While the analysis for improvement in household assets (M=3.53) for Muslim, (M=3.86) for non-Muslims, u=15031, z=-3.748 p=.000 is P<.05 therefore, we reject the null hypothesis and conclude that the distribution of empowerment across Muslim and non-Muslim women are not the same after joining SHGs (Table-6). 

 

Findings

  • Our first hypothesis analysis based on the Chi-Square test for independence illustrates a significant difference between the variables mentioned and religion (Muslim and non-Muslim) women in terms of literacy, occupation, and the number of wage earners in the family. Only for the type of family, there is no association between religion and family type.
  • Analysis of the second hypothesis using the Mann-Whitney U test demonstrates that there is a difference in the empowerment of Muslim and non-Muslim women in terms of “ability to support the family financially” and “household expenditure,” however the last two variables of the household decision-making factor there is no difference in the empowerment of Muslim and non-Muslim women in terms of “decision making for child marriage” and “participation in primary household decisions.”
  • Analysis of the second factor or third hypothesis suggests a difference between the empowerment of Muslim and non-Muslim women in terms of socio-culture empowerment, which includes New/growth of the business, gender equality, and participation in cultural events variables.
  • Finally, the analysis of the last hypothesis or third factor reveals no significant difference in the empowerment of Muslim and non-Muslim women in terms of “improvement in personal” and “obtaining personal assets”. While for the variable of “improvement in household assets,” there is a difference between groups of Muslim and non-Muslim women.

Conclusion

In the present article, we examined whether membership in the Self Help Group's microfinance scheme empowers Muslim and non-Muslim women uniformly. Factors such as household decision making, Socio-culture, and asset acquisition variables are studied after joining SHGs.

The empirical results from our analysis report that participation in the SHGs program has increased the empowerment of women. However, this advantage was not equally acquired among Muslim and non-Muslim women as non-Muslim women are empowered than Muslim women in terms of financial and socio-cultural factors. While for the indicators such as decision making for child marriage, consideration for primary household decisions, and personal assets acquisition, the level of empowerment is the same across Muslim and non-Muslim women. Our findings converge with previous findings of Mukherjee (2014) women of upper castes society who are participants of SHGs were more likely to be empowered than other group participating members of socio-religious communities. These differences may be due to multifaceted socioeconomic, religious, and cultural inhibition of impacting communities (Sultana, Jamal, and Najaf, 2017).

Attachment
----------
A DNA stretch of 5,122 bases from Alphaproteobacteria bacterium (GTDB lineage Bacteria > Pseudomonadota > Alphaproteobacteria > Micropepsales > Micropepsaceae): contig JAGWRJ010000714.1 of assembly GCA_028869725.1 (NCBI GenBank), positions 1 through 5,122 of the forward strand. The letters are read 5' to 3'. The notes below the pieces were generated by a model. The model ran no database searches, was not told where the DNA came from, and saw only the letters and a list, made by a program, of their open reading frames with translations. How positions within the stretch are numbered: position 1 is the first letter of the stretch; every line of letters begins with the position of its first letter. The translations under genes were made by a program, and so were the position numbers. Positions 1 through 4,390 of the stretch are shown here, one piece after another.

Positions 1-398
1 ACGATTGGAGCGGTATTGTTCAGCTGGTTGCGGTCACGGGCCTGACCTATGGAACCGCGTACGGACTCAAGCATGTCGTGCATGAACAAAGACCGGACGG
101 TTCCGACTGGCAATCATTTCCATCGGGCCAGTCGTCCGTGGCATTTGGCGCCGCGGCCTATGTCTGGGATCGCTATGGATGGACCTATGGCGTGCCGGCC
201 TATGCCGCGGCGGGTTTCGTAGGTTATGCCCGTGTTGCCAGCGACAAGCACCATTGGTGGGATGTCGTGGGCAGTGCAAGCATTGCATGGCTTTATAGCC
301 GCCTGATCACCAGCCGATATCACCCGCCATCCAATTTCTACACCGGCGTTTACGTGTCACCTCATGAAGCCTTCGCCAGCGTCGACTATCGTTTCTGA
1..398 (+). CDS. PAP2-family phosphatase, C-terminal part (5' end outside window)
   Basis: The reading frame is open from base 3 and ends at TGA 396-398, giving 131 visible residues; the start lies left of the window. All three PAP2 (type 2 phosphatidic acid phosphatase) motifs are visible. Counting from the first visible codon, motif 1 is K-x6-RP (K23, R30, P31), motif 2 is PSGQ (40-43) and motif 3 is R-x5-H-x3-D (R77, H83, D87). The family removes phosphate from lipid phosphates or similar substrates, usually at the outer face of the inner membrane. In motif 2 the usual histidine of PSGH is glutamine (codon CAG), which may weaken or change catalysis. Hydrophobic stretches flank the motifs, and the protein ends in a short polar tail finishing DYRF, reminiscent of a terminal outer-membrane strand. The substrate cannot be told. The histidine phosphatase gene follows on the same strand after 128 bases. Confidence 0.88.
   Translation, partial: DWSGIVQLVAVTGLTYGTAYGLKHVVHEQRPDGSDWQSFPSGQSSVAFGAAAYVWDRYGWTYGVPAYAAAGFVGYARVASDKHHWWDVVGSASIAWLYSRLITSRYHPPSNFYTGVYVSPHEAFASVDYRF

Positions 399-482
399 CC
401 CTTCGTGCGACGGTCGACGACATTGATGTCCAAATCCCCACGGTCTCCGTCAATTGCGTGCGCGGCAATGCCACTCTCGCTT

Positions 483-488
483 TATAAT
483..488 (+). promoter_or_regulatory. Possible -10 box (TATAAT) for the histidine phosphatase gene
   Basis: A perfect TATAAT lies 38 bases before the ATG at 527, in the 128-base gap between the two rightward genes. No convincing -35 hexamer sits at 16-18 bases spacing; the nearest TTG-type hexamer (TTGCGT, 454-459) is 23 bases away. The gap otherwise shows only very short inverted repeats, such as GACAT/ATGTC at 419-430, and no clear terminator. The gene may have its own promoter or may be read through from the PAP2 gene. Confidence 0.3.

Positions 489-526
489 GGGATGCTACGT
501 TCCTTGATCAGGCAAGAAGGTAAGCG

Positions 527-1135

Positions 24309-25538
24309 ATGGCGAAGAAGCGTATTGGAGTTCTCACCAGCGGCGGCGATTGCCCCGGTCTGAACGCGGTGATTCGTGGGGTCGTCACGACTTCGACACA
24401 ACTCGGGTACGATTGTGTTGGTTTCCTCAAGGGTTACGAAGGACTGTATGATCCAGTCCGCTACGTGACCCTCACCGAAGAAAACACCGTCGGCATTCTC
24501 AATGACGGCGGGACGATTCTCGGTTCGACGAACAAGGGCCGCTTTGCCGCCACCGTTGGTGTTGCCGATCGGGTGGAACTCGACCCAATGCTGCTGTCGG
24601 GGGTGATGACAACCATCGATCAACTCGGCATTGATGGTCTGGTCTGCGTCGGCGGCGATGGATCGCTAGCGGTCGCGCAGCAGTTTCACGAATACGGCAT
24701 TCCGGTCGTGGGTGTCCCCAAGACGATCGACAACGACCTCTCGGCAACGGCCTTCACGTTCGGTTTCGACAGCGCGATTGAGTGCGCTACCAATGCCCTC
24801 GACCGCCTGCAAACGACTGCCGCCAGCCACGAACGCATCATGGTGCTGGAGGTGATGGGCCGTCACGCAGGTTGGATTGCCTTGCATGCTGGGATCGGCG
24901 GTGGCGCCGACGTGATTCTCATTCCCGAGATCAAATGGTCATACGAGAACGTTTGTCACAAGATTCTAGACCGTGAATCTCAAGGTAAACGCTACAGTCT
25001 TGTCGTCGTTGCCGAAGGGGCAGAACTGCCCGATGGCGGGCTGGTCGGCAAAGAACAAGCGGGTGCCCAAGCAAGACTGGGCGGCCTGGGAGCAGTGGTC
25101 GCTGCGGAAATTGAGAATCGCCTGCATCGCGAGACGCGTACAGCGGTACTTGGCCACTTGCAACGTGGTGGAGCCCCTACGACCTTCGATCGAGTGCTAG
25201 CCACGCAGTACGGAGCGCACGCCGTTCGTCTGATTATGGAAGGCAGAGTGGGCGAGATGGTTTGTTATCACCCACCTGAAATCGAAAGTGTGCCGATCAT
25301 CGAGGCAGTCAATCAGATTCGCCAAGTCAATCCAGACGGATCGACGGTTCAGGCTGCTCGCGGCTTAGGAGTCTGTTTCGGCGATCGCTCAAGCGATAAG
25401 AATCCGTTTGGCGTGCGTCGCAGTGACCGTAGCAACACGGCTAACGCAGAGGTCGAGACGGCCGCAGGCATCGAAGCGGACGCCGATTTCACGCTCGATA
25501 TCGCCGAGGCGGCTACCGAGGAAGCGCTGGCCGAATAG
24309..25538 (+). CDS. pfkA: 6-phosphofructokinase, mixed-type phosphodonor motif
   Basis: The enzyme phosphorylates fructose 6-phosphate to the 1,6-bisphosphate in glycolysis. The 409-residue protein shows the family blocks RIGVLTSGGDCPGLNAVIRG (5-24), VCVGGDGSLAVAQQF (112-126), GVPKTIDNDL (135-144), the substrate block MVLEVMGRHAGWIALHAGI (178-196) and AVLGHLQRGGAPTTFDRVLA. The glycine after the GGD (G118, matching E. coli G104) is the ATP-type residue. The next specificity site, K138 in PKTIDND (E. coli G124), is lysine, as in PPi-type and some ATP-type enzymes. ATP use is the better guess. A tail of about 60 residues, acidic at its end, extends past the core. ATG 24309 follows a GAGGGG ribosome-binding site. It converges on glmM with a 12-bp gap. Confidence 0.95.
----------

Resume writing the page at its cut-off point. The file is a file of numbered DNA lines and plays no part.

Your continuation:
For decades, scholars and microfinance practitioners have been arguing that microfinance programs such as the Self Help Bank Linkage Program in India have been mainly recognized because of their positive economic effects and the belief that they empower women. This research distinct from previous researches by comparing the empowerment of Muslim and non-Muslim women groups, declaring that participation in the SHGs scheme of the microfinance empowers Muslim and non-Muslim women; however, non-Muslim women are more empowered than Muslim in terms of social culture and financial variables.

Limitation of the Study

 

We papered 600 questionnaires for women members of the NAVODYA Self Help Group scheme of South Canara District Central Cooperative (SCDCC) bank. Out of these 600 questionnaires, we had to drop 211 of them out due to missing data, and high response bias left a sample size of 389. The other limitation was the spread of Covid-19 diseases and lockdown periods, making the data collection procedure very long.

Further research may extend this work by considering a larger sample size and not confined to one district but conducting similar studies in other states of the country to explore women empowerment through microfinance on various religions. Most vigorous efforts were made to illustrate the empowerment of women, with resource and time constraints.